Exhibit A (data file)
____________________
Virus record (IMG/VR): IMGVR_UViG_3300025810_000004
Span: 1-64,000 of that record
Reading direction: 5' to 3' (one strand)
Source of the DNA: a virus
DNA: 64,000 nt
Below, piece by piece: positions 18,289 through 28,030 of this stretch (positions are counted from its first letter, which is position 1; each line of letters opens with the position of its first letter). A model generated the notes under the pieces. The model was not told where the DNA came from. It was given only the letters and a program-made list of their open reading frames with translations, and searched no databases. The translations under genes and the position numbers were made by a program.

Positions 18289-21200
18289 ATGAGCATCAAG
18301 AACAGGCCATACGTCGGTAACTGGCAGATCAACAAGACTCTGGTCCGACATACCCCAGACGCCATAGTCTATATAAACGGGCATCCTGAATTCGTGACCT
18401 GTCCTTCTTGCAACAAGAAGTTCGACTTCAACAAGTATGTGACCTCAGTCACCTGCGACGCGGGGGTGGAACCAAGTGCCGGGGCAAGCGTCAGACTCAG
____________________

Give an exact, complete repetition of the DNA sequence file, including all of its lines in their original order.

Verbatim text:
Virus record (IMG/VR): IMGVR_UViG_3300025810_000004
Span: 1-64,000 of that record
Reading direction: 5' to 3' (one strand)
Source of the DNA: a virus
DNA: 64,000 nt
Below, piece by piece: positions 18,289 through 28,030 of this stretch (positions are counted from its first letter, which is position 1; each line of letters opens with the position of its first letter). A model generated the notes under the pieces. The model was not told where the DNA came from. It was given only the letters and a program-made list of their open reading frames with translations, and searched no databases. The translations under genes and the position numbers were made by a program.

Positions 18289-21200
18289 ATGAGCATCAAG
18301 AACAGGCCATACGTCGGTAACTGGCAGATCAACAAGACTCTGGTCCGACATACCCCAGACGCCATAGTCTATATAAACGGGCATCCTGAATTCGTGACCT
18401 GTCCTTCTTGCAACAAGAAGTTCGACTTCAACAAGTATGTGACCTCAGTCACCTGCGACGCGGGGGTGGAACCAAGTGCCGGGGCAAGCGTCAGACTCAG